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Temporary file management in Perl -- is it possible?

by taint (Chaplain)
on Apr 24, 2013 at 20:12 UTC ( #1030511=perlquestion: print w/ replies, xml ) Need Help??
taint has asked for the wisdom of the Perl Monks concerning the following question:

Greetings, I'm trying to discover if I can give a temporary file a "Life Span"
in Perl. Is such a thing even possible? My sutuation:
I'm generating a symlink (perlfunc=>symlink) that prefaces a semi-random
number to the $filehandle, thusly:
#!/usr/bin/perl -wT # testing with a web browser print "Content-type: text/html\n\n"; use strict; use POSIX qw(strftime); my $gmtstring = strftime "%H-%I-%S", localtime; my $filehandle = "relative/path/to/filename"; my $dir = "." if (-r $filehandle) { $filehandle = "readable"; }else{ $filehandle = "unreadable"; } if (-w $dir) { $dir = "writable"; }else{ $dir = "unwritable"; } unless ($filehandle && $dir) { symlink("$filehandle", "$gmtstring-$filehandle") }else{ print "$filehandle<br />$dir"; }
This much returns the anticipated/expected results. However,
I want the newly created symlink to "vanish" (perlfunc=>unlink)
after --say, a 10 minute period. Is there ANY way to tell Perl to unlink
the symlink -- like creating a timer, or something? I'm not sure where to go with
this. I could create a cronjob. But I would really rather keep
this "self-contained" if it's even remotely possible.

Thank you for all your time, and consideration.

--chris

UPDATE It also occurred to me that a session || sessions, might also be a solution.
In the "big picture" these "temporary" symlink(s), are largish files of complete systems for
embedded systems. I only want them to become available for those that actually want to use them --
not to embellish other ppl's web pages, and for "bots" to suck down ~50 times/day. So
it occurs to me that the "Life Span" of the file could be tied to a session.
Is that possible, or a better approach?

Thanks again.

#!/usr/bin/perl -Tw
use perl::always;
my $perl_version = "5.12.4";
print $perl_version;

Comment on Temporary file management in Perl -- is it possible?
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Re: Temporary file management in Perl -- is it possible?
by kennethk (Monsignor) on Apr 24, 2013 at 20:23 UTC
    I'd say a cron job that removes files older than 10 minutes is in general cleaner, but one possibility would be fork and wait 10 minutes, a la:
    if (!fork) { sleep 600; unlink "$gmtstring-$filehandle"; exit; }

    Of course, for production, you'll want to test to make sure fork returns defined, probably set $SIG{CHLD}='IGNORE' (see perlipc) and a couple other clean-ups.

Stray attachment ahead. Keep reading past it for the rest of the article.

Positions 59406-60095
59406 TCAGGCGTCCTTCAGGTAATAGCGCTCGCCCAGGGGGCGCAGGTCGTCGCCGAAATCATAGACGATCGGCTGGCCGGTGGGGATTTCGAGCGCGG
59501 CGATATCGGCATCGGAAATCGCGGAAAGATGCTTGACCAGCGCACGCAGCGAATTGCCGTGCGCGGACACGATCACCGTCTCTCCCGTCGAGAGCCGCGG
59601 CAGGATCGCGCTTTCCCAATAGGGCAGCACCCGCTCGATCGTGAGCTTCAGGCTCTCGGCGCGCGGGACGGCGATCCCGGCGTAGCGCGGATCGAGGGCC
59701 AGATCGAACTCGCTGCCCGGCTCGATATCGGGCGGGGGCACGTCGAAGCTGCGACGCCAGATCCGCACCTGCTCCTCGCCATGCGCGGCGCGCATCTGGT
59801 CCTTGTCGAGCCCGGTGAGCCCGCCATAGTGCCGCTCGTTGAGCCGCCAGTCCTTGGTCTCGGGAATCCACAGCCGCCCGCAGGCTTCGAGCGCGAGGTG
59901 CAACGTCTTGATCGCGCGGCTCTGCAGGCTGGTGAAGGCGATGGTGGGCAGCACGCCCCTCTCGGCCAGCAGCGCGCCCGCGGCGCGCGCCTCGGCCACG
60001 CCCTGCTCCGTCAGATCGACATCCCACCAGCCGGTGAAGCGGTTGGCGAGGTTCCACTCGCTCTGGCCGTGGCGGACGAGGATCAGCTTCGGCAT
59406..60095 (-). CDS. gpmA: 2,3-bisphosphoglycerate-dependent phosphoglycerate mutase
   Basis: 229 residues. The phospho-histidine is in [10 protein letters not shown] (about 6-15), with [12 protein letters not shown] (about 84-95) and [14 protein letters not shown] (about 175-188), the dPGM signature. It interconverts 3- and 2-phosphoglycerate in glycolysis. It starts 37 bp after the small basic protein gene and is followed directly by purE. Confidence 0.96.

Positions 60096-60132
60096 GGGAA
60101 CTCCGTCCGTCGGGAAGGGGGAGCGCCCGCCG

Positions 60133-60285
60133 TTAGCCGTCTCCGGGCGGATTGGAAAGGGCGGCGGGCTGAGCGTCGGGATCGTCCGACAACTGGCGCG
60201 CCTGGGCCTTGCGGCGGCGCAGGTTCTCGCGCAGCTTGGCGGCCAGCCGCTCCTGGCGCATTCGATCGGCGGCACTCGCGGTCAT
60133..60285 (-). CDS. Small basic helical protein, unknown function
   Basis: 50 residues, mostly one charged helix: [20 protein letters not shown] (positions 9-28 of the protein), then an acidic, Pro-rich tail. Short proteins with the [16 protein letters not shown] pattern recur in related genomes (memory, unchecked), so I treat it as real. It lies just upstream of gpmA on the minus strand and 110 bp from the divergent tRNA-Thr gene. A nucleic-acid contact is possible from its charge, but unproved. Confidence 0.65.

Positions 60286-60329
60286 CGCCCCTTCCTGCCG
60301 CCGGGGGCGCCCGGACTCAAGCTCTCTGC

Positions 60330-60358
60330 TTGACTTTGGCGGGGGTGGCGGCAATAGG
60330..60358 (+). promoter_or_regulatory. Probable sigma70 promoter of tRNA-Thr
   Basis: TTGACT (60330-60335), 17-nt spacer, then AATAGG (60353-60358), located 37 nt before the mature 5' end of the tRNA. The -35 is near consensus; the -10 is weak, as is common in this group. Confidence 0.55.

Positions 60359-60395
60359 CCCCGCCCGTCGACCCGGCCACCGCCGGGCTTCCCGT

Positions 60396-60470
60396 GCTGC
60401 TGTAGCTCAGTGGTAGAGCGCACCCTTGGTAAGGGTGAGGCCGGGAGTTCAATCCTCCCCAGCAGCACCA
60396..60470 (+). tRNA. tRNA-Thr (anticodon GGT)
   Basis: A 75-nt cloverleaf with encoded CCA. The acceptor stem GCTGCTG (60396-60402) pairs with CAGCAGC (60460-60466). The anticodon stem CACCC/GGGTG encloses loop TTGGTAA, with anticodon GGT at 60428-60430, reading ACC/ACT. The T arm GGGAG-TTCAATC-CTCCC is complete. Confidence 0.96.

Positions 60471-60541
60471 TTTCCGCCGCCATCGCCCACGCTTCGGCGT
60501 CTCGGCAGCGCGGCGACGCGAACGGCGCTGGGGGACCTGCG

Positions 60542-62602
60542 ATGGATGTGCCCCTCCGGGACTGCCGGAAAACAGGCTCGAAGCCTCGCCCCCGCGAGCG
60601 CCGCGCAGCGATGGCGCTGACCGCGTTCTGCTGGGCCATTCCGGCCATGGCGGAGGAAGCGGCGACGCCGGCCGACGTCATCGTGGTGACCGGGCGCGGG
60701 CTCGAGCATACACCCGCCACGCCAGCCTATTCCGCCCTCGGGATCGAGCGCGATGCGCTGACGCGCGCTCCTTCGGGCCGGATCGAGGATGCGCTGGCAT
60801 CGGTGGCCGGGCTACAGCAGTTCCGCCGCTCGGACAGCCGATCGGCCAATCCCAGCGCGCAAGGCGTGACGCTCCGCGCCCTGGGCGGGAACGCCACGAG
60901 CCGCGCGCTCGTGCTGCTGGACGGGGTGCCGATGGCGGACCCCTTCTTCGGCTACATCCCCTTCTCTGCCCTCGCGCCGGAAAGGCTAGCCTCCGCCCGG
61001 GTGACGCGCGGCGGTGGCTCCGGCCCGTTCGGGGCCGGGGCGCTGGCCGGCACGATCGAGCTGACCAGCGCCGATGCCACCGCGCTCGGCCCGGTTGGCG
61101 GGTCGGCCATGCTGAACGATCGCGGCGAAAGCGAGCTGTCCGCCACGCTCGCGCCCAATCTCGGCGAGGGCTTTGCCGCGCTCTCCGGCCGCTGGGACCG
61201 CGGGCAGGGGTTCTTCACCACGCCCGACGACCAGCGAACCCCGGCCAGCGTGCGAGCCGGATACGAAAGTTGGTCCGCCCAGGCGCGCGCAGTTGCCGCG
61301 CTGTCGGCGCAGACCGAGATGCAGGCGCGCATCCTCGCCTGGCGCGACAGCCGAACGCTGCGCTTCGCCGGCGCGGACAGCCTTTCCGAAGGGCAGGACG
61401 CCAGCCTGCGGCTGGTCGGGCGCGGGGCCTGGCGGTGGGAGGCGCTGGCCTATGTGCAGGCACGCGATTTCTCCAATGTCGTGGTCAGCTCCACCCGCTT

#11929 First ask yourself `How would I do this without a computer?' Then have the computer do it the same way.

Re: Temporary file management in Perl -- is it possible?
by rnewsham (Hermit) on Apr 24, 2013 at 20:59 UTC

    Perhaps Schedule::At will do what you want. I have used the at command for similar tasks. I have not used this module so don't have any example code but it looks like it should work.

Re: Temporary file management in Perl -- is it possible?
by pvaldes (Chaplain) on Apr 24, 2013 at 21:08 UTC
    I'm trying to discover if I can give a temporary file a "Life Span"

    Yes, in pseudocode:

    open file line (creates the file). Do something and close the file

    sleep for 10 minutes and unlink the file

    see also File::Temp.
Re: Temporary file management in Perl -- is it possible?
by mbethke (Hermit) on Apr 24, 2013 at 21:15 UTC

    If the timer is the only one you need in your program, the most lightweight way would probably be to use File::Temp's UNLINK mechanism (it's a good idea to use this for tempfile creation anyway):

    $tmp = File::Temp->new(UNLINK => 1); $SIG{ALRM} = sub { undef $tmp }; alarm(600);

    However, you must be sure not to use that tempfile after the timeout. If you can be sure of that, question is why you don't just remove the file when you're done with it?

      Greetings mbethke, and thank you for the reply.
      I looked at File::Temp. But if I'm not mistaken, it creates an (altho temporary) actual copy of the file.
      While this wouldn't be the "end of the earth" for me, these files are ~150Mb each.
      Copy time, and space seems less efficient than using a symlink. Which is why I chose that direction.
      Maybe kennethk's suggestion solves this. Then again, perhaps initiating a check at the beginning of
      this script, similar to:
      #!/bin/sh - find . -type f -name '*.tbz2' -maxdepth 1 -cmin '+24' | xargs rm exit
      would be nearly good enough.
      OK, the above is a shell script, and while I could "shell out" within Perl.
      I'm sure there must be a way do do the same whithin Perl. :)

      Thanks again for taking the time to respond!

      --chris

      #!/usr/bin/perl -Tw
      use perl::always;
      my $perl_version = "5.12.4";
      print $perl_version;
        If you want to do a clean-up first, you could invoke system at the start of your script:
        system(q{find . -type f -name '*.tbz2' -maxdepth 1 -cmin '+24' | xargs + rm})
        You can also invoke all necessary commands in Perl
        opendir my $dh, '.'; for (readdir $dh) { unlink if -l and /\.tbz2$/ and 24 * 60 * -M > 10; }
        See -X.

        #11929 First ask yourself `How would I do this without a computer?' Then have the computer do it the same way.

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